A final rule issued by the Departments of Labor (DOL), Health and Human Services (HHS) and the Treasury (Departments) establish five nondiscrimination standards for health-contingent wellness programs.

  1. Frequency of opportunity to qualify: Eligible individuals must have an opportunity to qualify for the reward at least once per year.
  2. Size of reward: The total reward offered to an individual under an employer’s health-contingent wellness programs cannot exceed 30% of the total cost of employee-only coverage under the plan (50% for wellness programs designed to prevent or reduce tobacco use). Total cost includes both employer and employee contributions towards the cost of coverage.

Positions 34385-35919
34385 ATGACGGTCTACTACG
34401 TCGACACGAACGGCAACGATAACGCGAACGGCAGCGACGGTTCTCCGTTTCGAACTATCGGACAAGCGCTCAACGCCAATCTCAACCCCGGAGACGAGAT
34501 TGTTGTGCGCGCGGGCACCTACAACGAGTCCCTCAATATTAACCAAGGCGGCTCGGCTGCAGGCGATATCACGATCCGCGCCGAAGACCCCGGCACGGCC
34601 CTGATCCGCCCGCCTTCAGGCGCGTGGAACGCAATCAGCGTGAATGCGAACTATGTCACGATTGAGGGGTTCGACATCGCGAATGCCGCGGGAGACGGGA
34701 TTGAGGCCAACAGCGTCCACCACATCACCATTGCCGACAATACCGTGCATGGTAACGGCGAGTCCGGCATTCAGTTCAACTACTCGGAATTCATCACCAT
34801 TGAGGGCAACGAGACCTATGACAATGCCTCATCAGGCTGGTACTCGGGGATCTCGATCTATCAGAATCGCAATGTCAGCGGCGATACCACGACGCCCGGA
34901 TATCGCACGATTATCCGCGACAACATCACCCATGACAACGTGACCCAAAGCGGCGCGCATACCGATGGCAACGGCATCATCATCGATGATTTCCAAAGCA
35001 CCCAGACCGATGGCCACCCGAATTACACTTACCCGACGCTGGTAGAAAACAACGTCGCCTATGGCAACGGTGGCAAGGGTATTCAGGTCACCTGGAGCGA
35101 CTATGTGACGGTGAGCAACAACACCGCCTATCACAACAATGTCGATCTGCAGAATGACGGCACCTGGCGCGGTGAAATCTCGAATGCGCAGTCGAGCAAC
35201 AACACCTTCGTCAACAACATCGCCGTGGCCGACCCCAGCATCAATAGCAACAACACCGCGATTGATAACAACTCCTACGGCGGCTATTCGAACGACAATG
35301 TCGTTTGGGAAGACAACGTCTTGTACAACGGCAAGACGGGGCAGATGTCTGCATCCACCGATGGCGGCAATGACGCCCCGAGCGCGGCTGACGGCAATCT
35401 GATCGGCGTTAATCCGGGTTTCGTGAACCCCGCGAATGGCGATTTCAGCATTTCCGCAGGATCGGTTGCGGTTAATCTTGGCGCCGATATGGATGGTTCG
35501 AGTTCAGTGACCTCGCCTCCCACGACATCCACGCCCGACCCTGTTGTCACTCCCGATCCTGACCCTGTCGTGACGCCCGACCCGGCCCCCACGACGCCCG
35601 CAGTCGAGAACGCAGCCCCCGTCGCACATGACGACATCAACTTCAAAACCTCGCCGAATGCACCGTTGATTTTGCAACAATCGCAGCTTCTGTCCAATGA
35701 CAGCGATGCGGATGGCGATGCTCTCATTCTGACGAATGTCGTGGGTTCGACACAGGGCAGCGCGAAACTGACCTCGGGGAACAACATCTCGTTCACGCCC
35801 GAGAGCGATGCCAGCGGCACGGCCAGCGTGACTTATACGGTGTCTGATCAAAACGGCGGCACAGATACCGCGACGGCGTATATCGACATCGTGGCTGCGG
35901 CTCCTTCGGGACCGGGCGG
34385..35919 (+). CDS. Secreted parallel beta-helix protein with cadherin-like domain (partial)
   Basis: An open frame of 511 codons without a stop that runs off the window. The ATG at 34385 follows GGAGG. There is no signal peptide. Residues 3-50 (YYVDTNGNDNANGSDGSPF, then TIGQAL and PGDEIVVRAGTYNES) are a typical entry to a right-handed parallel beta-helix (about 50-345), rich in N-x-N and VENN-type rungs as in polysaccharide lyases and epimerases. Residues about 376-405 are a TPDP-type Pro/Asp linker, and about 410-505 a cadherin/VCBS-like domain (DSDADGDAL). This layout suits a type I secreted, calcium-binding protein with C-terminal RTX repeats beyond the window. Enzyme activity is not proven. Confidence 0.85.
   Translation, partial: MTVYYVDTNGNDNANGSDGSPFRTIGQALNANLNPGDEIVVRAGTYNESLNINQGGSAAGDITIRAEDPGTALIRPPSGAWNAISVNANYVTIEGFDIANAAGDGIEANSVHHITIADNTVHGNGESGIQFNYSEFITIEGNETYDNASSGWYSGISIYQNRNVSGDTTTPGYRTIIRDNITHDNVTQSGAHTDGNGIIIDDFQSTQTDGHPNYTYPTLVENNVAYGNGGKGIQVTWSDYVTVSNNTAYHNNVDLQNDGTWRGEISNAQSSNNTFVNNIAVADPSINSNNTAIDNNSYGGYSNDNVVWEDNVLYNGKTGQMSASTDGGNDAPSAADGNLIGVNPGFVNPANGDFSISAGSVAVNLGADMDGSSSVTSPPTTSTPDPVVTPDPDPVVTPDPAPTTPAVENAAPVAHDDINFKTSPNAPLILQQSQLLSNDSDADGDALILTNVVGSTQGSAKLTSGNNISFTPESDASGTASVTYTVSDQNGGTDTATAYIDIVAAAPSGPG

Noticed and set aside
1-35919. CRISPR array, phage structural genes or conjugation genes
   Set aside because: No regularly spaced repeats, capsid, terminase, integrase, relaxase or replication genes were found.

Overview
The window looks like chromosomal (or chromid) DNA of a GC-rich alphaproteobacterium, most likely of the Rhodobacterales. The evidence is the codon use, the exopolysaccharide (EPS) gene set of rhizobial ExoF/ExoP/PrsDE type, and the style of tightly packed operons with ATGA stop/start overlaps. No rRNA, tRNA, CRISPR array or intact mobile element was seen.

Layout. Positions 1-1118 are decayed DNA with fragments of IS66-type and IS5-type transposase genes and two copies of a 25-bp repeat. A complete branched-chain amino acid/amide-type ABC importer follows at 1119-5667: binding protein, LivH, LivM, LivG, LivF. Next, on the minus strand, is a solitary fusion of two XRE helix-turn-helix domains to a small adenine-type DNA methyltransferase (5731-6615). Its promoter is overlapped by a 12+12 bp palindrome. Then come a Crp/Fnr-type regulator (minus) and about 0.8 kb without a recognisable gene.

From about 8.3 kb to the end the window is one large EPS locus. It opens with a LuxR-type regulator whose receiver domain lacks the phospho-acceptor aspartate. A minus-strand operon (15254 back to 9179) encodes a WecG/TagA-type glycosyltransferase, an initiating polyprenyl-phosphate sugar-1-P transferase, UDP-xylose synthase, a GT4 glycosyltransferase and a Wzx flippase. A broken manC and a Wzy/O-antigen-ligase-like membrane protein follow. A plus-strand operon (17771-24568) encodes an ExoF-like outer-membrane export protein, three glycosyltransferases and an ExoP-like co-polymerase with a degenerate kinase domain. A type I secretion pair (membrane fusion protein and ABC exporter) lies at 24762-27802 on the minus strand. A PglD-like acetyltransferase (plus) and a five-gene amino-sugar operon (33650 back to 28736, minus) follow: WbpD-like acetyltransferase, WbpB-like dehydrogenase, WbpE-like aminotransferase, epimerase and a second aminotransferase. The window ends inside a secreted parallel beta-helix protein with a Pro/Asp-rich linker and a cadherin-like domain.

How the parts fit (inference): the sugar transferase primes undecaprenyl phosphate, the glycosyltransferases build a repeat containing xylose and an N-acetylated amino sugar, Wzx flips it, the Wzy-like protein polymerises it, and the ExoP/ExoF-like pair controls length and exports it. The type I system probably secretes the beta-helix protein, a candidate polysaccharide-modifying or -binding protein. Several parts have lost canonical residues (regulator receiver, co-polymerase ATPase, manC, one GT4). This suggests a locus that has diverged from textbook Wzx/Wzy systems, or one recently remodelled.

3. Reasonable design: Health-contingent wellness programs must be reasonably designed to promote health or prevent disease.
  4. Uniform availability and reasonable alternative standards: The full reward must be available to all similarly situated individuals. To meet this requirement, all health-contingent wellness programs must provide a reasonable alternative standard (or waiver of the otherwise applicable standard) in certain circumstances. Many of the uniform availability and reasonable alternative standard requirements apply differently depending on whether the program is an activity-only or an outcome-based wellness program.
  5. Notice of other means of qualifying for the reward: Plans and issuers must disclose the availability of a reasonable alternative standard to qualify for the reward (and, if applicable, the possibility of waiver of the otherwise applicable standard) in all plan materials describing the terms of a health-contingent wellness program.


Download the full Compliance Advisor to continue reading about:

  • ADA Requirements
    - Reasonable Accommodations
    - Medical Exams or Health Inquiries
  • ACA Requirements
  • Title VII Requirements
  • State Laws